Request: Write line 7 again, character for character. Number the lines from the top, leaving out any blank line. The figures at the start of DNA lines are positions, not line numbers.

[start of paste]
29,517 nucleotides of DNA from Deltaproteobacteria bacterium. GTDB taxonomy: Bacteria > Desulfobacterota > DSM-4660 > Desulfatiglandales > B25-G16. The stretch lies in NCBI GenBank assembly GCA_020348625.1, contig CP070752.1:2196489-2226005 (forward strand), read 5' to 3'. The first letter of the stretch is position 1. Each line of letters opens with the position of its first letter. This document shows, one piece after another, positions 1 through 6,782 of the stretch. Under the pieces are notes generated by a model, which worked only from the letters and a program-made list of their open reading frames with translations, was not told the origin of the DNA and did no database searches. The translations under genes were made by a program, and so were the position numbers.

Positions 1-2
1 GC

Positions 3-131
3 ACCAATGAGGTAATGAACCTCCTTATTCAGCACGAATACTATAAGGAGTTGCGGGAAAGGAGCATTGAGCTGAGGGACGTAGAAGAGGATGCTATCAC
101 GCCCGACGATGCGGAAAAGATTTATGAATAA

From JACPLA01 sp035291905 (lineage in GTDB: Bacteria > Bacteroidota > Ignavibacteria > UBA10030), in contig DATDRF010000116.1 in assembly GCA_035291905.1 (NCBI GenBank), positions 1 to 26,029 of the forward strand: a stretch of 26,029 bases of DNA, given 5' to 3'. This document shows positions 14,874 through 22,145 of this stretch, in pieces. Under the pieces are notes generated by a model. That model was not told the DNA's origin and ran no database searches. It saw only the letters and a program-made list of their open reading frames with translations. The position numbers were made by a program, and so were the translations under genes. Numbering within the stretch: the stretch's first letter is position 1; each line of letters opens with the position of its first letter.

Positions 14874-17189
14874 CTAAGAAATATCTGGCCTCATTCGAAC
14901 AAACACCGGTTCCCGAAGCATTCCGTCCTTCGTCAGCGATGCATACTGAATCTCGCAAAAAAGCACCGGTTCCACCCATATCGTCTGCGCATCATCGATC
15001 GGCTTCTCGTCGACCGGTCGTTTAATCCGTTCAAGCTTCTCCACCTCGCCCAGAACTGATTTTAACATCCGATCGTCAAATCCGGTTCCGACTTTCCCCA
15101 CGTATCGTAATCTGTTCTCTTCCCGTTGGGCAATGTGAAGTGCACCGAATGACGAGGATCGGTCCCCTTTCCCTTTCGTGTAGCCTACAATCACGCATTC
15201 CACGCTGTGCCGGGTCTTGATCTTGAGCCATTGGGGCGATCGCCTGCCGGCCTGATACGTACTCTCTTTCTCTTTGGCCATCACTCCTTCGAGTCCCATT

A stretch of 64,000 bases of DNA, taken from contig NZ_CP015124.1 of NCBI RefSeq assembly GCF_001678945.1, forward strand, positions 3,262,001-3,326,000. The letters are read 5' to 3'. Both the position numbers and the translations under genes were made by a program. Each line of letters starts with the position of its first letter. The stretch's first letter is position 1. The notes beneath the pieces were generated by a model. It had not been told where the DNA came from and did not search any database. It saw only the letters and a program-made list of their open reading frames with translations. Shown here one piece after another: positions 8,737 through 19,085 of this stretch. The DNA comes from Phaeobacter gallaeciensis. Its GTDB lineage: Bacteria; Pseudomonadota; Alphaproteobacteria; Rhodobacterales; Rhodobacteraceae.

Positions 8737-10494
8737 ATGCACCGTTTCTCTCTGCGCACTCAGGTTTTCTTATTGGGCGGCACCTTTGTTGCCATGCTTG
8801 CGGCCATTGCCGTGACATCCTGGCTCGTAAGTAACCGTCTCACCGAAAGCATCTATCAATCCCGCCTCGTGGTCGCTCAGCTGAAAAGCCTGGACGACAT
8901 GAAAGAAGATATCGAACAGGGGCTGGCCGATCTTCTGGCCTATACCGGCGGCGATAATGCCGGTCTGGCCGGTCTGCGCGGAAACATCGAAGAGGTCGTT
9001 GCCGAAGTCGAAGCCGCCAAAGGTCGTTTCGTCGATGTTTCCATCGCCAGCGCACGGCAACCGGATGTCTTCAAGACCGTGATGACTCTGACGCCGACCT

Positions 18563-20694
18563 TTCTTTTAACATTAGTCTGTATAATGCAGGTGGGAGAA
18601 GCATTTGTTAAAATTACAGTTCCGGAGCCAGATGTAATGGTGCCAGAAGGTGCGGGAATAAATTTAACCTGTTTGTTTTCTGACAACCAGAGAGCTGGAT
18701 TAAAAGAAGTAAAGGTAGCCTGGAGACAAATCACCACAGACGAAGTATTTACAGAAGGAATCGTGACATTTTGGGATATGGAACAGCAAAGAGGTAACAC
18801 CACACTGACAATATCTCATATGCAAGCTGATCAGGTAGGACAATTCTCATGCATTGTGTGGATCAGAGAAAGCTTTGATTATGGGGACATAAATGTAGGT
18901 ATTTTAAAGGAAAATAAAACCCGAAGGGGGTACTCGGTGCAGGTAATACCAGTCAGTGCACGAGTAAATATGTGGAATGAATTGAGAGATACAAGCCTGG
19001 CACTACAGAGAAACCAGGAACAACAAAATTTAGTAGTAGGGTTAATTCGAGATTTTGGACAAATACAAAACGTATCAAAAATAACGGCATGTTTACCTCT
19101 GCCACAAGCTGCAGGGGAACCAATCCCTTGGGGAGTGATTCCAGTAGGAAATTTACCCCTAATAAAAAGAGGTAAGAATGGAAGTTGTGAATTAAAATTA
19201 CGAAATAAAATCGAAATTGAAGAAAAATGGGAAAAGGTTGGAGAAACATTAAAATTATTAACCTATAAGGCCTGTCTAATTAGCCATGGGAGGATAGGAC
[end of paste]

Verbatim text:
From JACPLA01 sp035291905 (lineage in GTDB: Bacteria > Bacteroidota > Ignavibacteria > UBA10030), in contig DATDRF010000116.1 in assembly GCA_035291905.1 (NCBI GenBank), positions 1 to 26,029 of the forward strand: a stretch of 26,029 bases of DNA, given 5' to 3'. This document shows positions 14,874 through 22,145 of this stretch, in pieces. Under the pieces are notes generated by a model. That model was not told the DNA's origin and ran no database searches. It saw only the letters and a program-made list of their open reading frames with translations. The position numbers were made by a program, and so were the translations under genes. Numbering within the stretch: the stretch's first letter is position 1; each line of letters opens with the position of its first letter.